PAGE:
With that in mind, I wouldn't mind drawing a parallel between the religious and the secular sides on islamic coins and the common and local sides of euro coins. I think in both cases it is not a question of fashion or tradition, but one of acceptance by the users of the coins. They don't think about the pattern unless it changes. They are confronted with the pattern or changes in it, decide to accept it (with temporary loud-mouthed exceptions) and get on with their lives until the pattern is changed again. In general, they wouldn't demand an unchanged pattern, but they will note it and comment on it and reject it if they don't see the use or find it objectionable.

Peter
An unidentified coin is a piece of metal. An identified coin is a piece of history.

Offline shiblius

  • Senior Member
  • ***
  • Posts: 215
Re: Ghorids: Bull's Eye Dirham, Ghazna, 597 AH
« Reply #5 on: August 19, 2021, 05:57:11 PM »
@ THCoins
"Logical" does sound more plausible.

@Peter, those are tricky waters you tread in.
Drawing a parallel between Habsburg, modern Europe and medieval Islamic coinage would lead to noisy conclusions.

Somethings to keep in mind:
Europe / West had a religious institution known as the church, no such institution existed in Islamic realms, where religious clergy was loosely organized as regional networks of scholars 'Ulema', with the Caliphs of the same dynasty often having varied religious inclinations.

Not a lot of the users of these coins were literate and able to distinguish between the quoted authorities and their placements on the coins. The trade networks and general acceptance went mostly by the overall design, hence the employment of the Fatimid inspired concentric circles design on Ghorid issues (both gold and silver), use of the Yamini motif on Ghaznavid coinage etc.

Also, there was no religious / secular sides in the "Islamic" society in general. We can try to understand the social / cultural / religious forces and their dynamics using the lenses we have (modern, western, etc.) however it would just lead to blatantly wrong conclusions, e.g., the colonial historical corpus of India.

Offline Figleaf

  • Administrator
  • Honorary Member
  • *****
  • Posts: 33 487
Re: Ghorids: Bull's Eye Dirham, Ghazna, 597 AH
« Reply #6 on: August 19, 2021, 06:44:32 PM »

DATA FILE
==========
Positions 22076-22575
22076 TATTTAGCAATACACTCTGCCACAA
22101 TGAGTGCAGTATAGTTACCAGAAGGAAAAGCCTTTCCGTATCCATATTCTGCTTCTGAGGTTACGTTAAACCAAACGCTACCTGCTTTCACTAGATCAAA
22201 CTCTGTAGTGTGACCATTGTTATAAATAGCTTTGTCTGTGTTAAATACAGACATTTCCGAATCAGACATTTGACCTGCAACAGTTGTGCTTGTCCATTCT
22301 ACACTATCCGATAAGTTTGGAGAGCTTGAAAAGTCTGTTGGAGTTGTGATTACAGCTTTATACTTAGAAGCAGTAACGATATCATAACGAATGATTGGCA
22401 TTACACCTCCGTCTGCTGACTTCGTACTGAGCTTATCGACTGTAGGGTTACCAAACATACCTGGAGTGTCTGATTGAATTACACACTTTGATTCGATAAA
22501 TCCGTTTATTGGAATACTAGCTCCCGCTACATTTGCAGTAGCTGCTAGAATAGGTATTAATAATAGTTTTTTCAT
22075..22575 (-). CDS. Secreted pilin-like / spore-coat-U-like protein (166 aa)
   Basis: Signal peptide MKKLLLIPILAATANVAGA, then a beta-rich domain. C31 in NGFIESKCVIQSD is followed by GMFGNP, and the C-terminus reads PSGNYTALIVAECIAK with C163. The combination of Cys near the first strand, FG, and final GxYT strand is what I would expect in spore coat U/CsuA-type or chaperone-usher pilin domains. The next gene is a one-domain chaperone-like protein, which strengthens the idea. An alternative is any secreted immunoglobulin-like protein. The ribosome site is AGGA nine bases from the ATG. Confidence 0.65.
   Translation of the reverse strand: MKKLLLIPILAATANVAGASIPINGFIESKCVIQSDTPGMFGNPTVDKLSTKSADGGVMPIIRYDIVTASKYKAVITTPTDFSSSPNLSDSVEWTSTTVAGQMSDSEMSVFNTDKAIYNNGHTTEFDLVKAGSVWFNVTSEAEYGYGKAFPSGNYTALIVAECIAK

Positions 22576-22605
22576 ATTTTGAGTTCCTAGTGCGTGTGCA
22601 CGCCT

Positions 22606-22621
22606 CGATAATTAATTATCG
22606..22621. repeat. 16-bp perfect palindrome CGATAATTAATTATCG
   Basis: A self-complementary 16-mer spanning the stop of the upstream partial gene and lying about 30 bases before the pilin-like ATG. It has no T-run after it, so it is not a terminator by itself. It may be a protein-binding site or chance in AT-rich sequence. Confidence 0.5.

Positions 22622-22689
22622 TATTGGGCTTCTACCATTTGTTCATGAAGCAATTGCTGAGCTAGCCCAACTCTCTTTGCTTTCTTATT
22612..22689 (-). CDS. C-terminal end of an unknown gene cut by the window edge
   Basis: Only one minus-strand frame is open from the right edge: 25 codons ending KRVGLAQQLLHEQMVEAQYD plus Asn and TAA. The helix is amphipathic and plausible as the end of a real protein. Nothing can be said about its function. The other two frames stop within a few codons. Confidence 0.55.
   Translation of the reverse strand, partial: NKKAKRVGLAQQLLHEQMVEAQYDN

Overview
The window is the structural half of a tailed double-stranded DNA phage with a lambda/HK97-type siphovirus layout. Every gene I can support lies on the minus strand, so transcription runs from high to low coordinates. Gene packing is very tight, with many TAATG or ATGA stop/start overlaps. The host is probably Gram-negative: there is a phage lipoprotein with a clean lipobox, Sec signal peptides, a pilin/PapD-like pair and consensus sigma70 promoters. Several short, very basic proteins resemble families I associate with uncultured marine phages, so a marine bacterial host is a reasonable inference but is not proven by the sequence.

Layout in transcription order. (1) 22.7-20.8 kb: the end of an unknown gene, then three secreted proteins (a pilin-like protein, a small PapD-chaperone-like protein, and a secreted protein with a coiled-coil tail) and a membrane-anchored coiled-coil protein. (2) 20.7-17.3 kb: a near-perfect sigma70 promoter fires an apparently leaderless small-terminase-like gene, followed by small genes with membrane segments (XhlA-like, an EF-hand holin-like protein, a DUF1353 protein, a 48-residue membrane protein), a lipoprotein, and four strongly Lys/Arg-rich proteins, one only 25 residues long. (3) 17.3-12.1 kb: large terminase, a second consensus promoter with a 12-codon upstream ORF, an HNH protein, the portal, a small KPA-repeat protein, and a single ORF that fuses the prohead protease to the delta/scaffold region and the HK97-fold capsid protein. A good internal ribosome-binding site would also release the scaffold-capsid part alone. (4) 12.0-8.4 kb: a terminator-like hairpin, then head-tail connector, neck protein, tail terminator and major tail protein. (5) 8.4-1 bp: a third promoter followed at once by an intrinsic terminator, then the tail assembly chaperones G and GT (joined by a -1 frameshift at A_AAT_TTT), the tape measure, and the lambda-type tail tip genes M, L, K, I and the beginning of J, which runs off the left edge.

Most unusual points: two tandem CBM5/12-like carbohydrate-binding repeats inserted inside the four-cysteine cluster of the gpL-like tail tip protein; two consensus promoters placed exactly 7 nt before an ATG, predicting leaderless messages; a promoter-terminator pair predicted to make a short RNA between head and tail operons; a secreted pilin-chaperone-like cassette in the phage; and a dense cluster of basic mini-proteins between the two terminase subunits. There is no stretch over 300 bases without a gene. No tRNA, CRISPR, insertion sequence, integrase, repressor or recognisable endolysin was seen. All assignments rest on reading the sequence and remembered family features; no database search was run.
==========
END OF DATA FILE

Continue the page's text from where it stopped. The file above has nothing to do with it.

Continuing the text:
We are on different tracks, shiblius. I am not talking about institutions and systems, but about humans and perceptions. The argument is not that you can compare medieval Ghazna and modern Europe. I was going into:

The arrangement of the legend in your coin feels "logical". I would have been surprized if the Kalima was on the Mu'izz side and the caliph's name on the Ghiyath side. I would regard that as a strange "imbalance of power". Maybe that would have been the same for the contemporary public, but ofcourse we can not know that for sure.

No, you can't know for sure, but you can make an educated guess.

It doesn't even matter if the public is or was illiterate. There is overwhelming evidence that people don't look at their coins once they are familiar with them. This why so many Canadian coins circulate in the US, why Japan recently issued a new 500 yen coin (the old design looked like a South Korean coin) and why you can find coins of British outposts in circulation in the UK. What counts is size, weight and pattern and the latter is what I discussed.

Peter
An unidentified coin is a piece of metal. An identified coin is a piece of history.

Offline shiblius

  • Senior Member
  • ***
  • Posts: 215
Re: Ghorids: Bull's Eye Dirham, Ghazna, 597 AH
« Reply #7 on: August 31, 2021, 04:38:13 PM »
........ With that in mind, I wouldn't mind drawing a parallel between the religious and the secular sides on islamic coins and the common and local sides of euro coins.
Peter

I was referring to this particular statement, there is no religious / secular side on Islamic coins. Its an anachronistic fallacy to impose the modern/western religious/secular compartmentalization on coins issued by Muslim rulers in a medieval Islamic society. Also not looking at coins makes zero sense at all in the time period we are talking about, visual motifs and designs were the main identification characteristics used commonly as well as in trade networks to resolve value between a wide variety of coins issued by different authorities / mints etc.